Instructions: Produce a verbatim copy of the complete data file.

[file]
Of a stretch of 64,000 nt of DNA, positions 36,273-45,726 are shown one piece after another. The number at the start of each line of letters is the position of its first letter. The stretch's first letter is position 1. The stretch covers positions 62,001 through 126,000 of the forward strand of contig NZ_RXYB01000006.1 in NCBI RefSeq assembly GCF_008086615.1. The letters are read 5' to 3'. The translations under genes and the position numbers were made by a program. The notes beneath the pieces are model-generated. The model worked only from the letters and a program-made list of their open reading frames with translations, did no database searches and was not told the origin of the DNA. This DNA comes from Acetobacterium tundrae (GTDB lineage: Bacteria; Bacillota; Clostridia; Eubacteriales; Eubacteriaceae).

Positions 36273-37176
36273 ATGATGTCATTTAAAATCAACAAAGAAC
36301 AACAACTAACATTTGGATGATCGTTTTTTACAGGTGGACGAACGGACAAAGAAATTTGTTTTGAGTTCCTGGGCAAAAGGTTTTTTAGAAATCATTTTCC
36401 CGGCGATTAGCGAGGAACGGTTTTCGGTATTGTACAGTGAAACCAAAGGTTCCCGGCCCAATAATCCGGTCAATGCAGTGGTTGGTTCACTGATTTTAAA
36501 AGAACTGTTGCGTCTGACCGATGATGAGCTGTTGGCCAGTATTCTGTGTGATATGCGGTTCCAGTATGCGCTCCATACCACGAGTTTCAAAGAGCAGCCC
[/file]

Of a stretch of 64,000 nt of DNA, positions 36,273-45,726 are shown one piece after another. The number at the start of each line of letters is the position of its first letter. The stretch's first letter is position 1. The stretch covers positions 62,001 through 126,000 of the forward strand of contig NZ_RXYB01000006.1 in NCBI RefSeq assembly GCF_008086615.1. The letters are read 5' to 3'. The translations under genes and the position numbers were made by a program. The notes beneath the pieces are model-generated. The model worked only from the letters and a program-made list of their open reading frames with translations, did no database searches and was not told the origin of the DNA. This DNA comes from Acetobacterium tundrae (GTDB lineage: Bacteria; Bacillota; Clostridia; Eubacteriales; Eubacteriaceae).

Positions 36273-37176
36273 ATGATGTCATTTAAAATCAACAAAGAAC
36301 AACAACTAACATTTGGATGATCGTTTTTTACAGGTGGACGAACGGACAAAGAAATTTGTTTTGAGTTCCTGGGCAAAAGGTTTTTTAGAAATCATTTTCC
36401 CGGCGATTAGCGAGGAACGGTTTTCGGTATTGTACAGTGAAACCAAAGGTTCCCGGCCCAATAATCCGGTCAATGCAGTGGTTGGTTCACTGATTTTAAA
36501 AGAACTGTTGCGTCTGACCGATGATGAGCTGTTGGCCAGTATTCTGTGTGATATGCGGTTCCAGTATGCGCTCCATACCACGAGTTTCAAAGAGCAGCCC